The independent newspaper of the University of Iowa community since 1868

The Daily Iowan

The independent newspaper of the University of Iowa community since 1868

The Daily Iowan

The independent newspaper of the University of Iowa community since 1868

The Daily Iowan

Stanley Museum Wikipedia Edit-a-thon boosts diverse voices during Women’s History Month

Iowa City residents and students filled the Stanley Museum of Art Thursday night to develop Wikipedia articles for underrepresented women and people of color.
Campus+engagement+coordinator+Alexis+Belme+helps+edit+a+Wikipedia+page+during+the+Wikipedia+Edit-a-thon+at+the+Stanley+Art+Museum+in+Iowa+City+on+Thursday%2C+March+7%2C+2024.+
Shaely Odean/The Daily Iowan
Campus engagement coordinator Alexis Belme helps edit a Wikipedia page during the Wikipedia Edit-a-thon at the Stanley Art Museum in Iowa City on Thursday, March 7, 2024.

Anyone can edit a Wikipedia article. Despite the distrust of English teachers everywhere, the site is one of the most widely used encyclopedias in the world. However, women only make up around 19 percent of Wikipedia’s biographies.

In response to the historic underrepresentation of women in Wikipedia articles, the Stanley Museum of Art will host a virtual Wikipedia Edit-a-thon throughout March.

The “edit-a-thon” concept is an international movement where people unite to update and edit Wikipedia content relating to art and feminism.

This celebration of women’s achievements also extended to one in-person event, held on Thursday night at the Stanley as part of its monthly “Night at the Museum” after-hours series.

Before the event, a list of several artists — including several women, LGBTQ+ individuals, and artists of color — was posted to the event’s webpage. Throughout the month, participants can look at this page to see which articles need the most development.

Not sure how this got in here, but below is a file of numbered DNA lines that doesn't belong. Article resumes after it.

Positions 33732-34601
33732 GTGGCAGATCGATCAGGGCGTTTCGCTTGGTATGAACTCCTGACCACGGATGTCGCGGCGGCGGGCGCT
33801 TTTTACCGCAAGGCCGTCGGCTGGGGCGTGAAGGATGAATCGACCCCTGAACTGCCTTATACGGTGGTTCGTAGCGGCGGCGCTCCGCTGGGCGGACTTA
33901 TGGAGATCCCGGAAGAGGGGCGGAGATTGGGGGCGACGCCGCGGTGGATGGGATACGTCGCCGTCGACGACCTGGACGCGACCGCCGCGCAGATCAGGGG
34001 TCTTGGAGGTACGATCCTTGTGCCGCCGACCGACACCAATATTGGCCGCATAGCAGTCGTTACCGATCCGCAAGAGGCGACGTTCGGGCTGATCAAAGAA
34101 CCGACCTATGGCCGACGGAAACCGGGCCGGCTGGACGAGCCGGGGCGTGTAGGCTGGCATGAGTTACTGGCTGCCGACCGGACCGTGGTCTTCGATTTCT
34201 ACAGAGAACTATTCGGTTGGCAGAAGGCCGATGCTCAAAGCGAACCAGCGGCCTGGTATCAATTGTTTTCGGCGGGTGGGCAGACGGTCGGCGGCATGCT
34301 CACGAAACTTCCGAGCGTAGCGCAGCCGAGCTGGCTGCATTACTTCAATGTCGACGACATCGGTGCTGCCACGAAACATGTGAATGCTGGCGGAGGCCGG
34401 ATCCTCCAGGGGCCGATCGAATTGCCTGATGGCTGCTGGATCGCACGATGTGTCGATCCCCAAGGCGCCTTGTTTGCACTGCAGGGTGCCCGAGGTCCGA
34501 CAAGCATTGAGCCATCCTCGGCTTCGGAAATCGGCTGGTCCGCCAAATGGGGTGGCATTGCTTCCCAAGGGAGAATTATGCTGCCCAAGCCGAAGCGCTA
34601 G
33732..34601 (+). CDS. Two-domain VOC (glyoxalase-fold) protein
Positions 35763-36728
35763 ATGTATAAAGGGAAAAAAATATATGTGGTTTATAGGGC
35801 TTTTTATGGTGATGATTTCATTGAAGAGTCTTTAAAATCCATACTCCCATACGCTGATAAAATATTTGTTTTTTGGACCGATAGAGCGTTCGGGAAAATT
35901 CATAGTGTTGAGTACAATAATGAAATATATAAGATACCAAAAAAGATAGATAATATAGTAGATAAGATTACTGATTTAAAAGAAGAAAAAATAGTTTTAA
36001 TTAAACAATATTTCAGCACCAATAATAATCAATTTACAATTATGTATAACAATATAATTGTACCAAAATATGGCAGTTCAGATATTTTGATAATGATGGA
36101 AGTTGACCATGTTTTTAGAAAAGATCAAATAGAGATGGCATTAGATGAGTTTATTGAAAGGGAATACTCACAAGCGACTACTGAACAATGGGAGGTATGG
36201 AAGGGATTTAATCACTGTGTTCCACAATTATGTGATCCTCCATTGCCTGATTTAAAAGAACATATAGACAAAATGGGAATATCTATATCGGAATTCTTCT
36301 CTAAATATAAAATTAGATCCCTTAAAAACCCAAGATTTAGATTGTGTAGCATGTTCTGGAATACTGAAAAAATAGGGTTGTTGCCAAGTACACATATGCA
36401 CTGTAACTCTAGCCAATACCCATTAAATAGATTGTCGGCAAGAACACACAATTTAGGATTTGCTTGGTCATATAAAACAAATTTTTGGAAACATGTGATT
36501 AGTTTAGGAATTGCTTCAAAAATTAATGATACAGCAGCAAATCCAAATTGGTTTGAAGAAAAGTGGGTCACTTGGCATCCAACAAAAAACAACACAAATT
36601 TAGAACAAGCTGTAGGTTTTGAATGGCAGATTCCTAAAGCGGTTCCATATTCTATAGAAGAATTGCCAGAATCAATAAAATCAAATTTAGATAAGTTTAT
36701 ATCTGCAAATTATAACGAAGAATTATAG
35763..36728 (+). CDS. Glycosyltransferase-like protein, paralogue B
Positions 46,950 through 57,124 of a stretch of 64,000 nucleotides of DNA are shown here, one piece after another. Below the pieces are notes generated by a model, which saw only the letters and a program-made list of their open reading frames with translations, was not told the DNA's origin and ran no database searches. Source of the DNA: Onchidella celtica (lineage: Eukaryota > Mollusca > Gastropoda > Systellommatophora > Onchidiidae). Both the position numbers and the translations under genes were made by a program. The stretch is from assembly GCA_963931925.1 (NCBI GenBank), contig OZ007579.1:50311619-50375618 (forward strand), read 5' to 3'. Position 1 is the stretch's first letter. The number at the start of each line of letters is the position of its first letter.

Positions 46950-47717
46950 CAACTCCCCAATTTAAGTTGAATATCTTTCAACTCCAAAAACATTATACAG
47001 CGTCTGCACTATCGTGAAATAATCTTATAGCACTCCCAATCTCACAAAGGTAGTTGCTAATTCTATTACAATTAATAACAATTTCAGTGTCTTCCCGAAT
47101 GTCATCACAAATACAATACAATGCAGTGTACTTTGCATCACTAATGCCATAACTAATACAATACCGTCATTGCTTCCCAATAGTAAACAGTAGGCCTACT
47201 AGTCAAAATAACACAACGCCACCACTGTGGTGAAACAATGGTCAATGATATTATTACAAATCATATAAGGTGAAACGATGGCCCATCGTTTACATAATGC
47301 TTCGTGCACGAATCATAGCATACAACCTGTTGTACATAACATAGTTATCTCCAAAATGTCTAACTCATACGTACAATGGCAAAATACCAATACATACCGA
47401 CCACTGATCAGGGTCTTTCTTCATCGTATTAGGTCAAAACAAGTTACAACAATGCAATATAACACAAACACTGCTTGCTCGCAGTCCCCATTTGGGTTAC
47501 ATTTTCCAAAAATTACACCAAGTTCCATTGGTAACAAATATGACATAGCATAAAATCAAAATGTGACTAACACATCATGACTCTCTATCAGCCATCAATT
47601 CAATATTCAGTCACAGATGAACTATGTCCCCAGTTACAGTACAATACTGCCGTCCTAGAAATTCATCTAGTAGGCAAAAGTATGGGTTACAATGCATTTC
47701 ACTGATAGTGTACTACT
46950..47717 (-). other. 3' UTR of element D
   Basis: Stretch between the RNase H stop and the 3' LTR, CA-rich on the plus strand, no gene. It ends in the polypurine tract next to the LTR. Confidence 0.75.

Allie Tokarski, the Stanley’s assistant curator of student engagement, stressed that attendees did not need pre-existing knowledge of Wikipedia editing to participate. There are many ways for people to get involved, even beginners, such as finding additional sources and adding citations to edited pages.

“We talked to some of the curators at the museum to see if they had any suggestions, as far as artists who might deserve some more coverage,” Tokarski said. “And we looked specifically for artists who already had pages, but whose pages weren’t super developed.”

The Stanley’s Campus Engagement Coordinator Alexis Belme and Tokarski both faced Wikipedia’s murky reputation as an unreliable source.

“I think that you have to look at Wikipedia through a more academic lens,” Belme said. “Obviously, the pages themselves aren’t the most academically strong, but you can use them to search for more [information] by looking at the works cited. It just depends on if we teach students how to use Wikipedia.”

Tokarski also pointed out that many Wikipedia editors consistently fact-check any new additions to the site.

“That’s something people don’t consider: how moderated Wikipedia is,” she said. “It’s a good starting place. There’s a lot of basic information available there and filling it out will lead people to find better, more reliable sources for their academic purposes.”

The UI student organization Art Hawks and the LGBTQ Iowa Archives and Library partnered with the Stanley Museum to host the event.

Art Hawks President Emily Harkin and other members participated in the event. Harkin stressed that Art Hawks is, first and foremost, an inclusive group open to anyone interested in joining.

“I hope that students who come get to understand the underrepresented people on Wikipedia and can add to the website,” Harkin said.

In addition to developing Wikipedia articles, the Stanley will also offer a Wikipedia scavenger hunt information guide that will “live at the front desk all month.”

This scavenger hunt was created for anyone who wants to explore artists in the Stanley’s galleries and be a part of the event, even if they are not ready to edit real articles online.

“People can advocate for diversity in art spaces by simply engaging in art spaces and sharing the stories of different artists,” Belme said.

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About the Contributor
Riley Dunn, Arts Reporter
(she/her/hers)
Riley Dunn is a first-year student at the University of Iowa majoring in English and Creative Writing and Journalism and Mass Communications. Prior to her time at the DI, Riley interned for Swimming World Magazine.